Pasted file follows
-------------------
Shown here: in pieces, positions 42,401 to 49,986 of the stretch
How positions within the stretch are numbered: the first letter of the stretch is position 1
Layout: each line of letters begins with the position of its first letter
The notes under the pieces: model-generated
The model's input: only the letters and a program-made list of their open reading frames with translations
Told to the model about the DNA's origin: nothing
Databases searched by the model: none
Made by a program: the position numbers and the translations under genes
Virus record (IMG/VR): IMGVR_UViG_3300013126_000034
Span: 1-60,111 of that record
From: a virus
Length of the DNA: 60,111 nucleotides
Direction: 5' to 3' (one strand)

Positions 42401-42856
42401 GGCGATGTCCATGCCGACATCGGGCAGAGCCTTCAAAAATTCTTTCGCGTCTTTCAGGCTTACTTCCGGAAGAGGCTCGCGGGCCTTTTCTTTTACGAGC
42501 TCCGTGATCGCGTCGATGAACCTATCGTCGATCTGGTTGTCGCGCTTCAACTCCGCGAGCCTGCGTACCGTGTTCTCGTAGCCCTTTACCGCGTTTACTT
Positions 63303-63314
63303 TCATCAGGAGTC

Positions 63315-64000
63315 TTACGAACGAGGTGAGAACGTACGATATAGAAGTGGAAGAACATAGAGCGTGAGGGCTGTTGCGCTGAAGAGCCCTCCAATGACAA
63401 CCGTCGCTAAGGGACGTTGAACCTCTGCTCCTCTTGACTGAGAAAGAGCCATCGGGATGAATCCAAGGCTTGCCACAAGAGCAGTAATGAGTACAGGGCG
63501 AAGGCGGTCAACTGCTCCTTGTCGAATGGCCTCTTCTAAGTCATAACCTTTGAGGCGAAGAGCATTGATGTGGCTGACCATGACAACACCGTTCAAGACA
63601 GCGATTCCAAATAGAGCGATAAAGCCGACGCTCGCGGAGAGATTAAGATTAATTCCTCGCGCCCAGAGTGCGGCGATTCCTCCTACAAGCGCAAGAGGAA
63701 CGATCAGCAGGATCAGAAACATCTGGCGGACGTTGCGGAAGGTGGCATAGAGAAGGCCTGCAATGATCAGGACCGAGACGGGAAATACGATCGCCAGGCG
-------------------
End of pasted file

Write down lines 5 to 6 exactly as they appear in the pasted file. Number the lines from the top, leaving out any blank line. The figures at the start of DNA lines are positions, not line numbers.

The model's input: only the letters and a program-made list of their open reading frames with translations
Told to the model about the DNA's origin: nothing